Re: Paper on Privacy in Electronic Voting for the Workshop on Privacy in the Electronic Society

From: <dr-jekyll_at_att_dot_net>
Date: Wed Jun 16 2004 - 14:00:47 CDT

A truly excellent document.

One minor point on an historical point. The statement "In the US, the use of secret ballots followed their adoption in Australia and the United Kingdom in the 1870's ...." . I would suggest "Secret ballots, although not always required, have been in use in America since colonial times. The Australian Ballot, one which is guarantees all ballots to be uniform in appearance because it is printed and distributed by the government, was adopted in throughout most of the US the late 1800's."


Secret ballots were in use in America prior to the invention of the Australian Ballot. In 1682, the Province of Pennsylvania in its Frame of the Government required "THAT all the elections of Members or Representatives of the People, to serve in the Provincial Council and General Assembly ........ shall be resolved and determined by ballot. (1)

In 1782, the legislature of the Colony/State of New Jersey tried to intimidate Tories by requiring viva voce voting. (At that time, about half of New Jersey voted with ballots and the other half viva voce.) They rescinded this in their next session (2). In 1796, the State of New Jersey required federal elections to be by ballot and extended that to state elections the following year. (3)

In the 1853 pamphlet SECRET SUFFRAGE, Edward L. Pierce recounted Massachusetts' battle to make the secret ballot truly secret. The Massachusetts Constitution in 1820 required elections for representatives to have "written" votes. In 1839, the legislature attacked the secrecy of the written ballot by requiring the ballot to be presented for deposit in the ballot box open and unfolded. In 1851, the legislature passed the "Act for the better security of the Ballot" which provided that the ballots be deposited in the ballot box in sealed envolpes of uniform size and appearance furnished by the secretary of the Commonwealth (State of Massachusetts). The battle waged until a provision in the State Constitution made the secret ballot mandatory. (4)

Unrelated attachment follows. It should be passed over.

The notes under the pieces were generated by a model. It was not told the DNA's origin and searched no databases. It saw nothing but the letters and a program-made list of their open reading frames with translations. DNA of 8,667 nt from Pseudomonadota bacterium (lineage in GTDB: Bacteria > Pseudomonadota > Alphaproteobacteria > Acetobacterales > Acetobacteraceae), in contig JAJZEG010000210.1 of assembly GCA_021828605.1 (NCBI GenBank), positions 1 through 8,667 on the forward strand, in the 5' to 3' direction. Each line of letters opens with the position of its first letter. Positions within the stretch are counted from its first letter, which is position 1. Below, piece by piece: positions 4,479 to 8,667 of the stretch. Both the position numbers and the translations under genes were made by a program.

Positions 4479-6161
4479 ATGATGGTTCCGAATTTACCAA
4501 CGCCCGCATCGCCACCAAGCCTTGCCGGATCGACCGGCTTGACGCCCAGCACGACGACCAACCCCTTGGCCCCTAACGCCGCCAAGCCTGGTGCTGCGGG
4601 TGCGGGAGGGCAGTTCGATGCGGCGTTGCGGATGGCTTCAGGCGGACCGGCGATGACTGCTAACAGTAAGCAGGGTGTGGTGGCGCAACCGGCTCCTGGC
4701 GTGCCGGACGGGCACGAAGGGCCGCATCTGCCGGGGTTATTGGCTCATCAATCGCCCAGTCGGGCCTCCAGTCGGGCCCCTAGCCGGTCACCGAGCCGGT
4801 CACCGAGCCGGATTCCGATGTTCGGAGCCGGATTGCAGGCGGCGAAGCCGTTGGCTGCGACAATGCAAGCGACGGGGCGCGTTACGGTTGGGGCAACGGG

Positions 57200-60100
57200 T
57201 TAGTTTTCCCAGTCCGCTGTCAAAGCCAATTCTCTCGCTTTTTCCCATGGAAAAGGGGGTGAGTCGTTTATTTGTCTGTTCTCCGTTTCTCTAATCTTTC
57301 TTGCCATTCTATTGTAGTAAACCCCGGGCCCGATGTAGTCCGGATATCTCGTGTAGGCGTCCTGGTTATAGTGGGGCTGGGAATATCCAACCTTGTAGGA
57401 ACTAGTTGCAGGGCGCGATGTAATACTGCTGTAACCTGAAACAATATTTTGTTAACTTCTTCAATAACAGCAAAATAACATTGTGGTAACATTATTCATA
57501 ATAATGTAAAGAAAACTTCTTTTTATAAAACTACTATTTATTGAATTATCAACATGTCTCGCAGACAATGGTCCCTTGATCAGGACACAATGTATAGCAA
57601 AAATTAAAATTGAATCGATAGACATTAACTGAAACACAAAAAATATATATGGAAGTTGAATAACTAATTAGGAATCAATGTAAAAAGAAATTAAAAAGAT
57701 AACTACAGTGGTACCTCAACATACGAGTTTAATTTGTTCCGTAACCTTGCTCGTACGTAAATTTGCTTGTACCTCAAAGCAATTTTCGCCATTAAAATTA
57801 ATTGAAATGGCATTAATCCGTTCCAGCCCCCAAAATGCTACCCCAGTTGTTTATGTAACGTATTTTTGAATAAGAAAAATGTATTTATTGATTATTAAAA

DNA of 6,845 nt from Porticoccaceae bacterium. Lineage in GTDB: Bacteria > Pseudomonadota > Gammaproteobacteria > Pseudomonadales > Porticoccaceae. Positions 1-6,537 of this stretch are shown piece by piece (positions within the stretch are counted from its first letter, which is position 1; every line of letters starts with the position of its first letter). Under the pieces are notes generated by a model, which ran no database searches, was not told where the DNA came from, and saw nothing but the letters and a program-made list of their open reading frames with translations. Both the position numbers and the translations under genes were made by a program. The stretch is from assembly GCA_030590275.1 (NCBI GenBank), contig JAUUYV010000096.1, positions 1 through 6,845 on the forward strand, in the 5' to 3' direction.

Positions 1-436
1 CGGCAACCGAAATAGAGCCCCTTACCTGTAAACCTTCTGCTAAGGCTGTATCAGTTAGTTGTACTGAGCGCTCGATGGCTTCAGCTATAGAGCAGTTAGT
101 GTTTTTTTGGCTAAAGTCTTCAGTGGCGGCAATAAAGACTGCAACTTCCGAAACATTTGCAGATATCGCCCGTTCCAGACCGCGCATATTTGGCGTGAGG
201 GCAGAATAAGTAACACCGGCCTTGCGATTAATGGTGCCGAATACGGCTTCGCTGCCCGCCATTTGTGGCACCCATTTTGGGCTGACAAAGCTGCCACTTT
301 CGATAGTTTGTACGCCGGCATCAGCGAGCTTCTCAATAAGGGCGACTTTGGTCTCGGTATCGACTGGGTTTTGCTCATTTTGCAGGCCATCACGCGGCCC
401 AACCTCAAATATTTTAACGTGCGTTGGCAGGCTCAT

(1) Votes andProceedings of the House of Representatives of the Province of Pennsylvania. Printed and sold by B. Franklin and D. Hall, at The New Printing Office, near the Market. Philadelphia, Pennsylvania MDCCLII, Page xxxi.
(2) The History of Voting in New Jersey, Richard P. McCormick, Rutgers University Press, Brunswick, New Jesery, 1953. Page 74
(3) Ibid Page 106
(4) SECRET SUFFRAGE, Edward L. Pierce, Published by the Ballot Society, No. 140 Strand, London, England 1853. Page 7.

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Received on Wed Jun 30 23:17:17 2004

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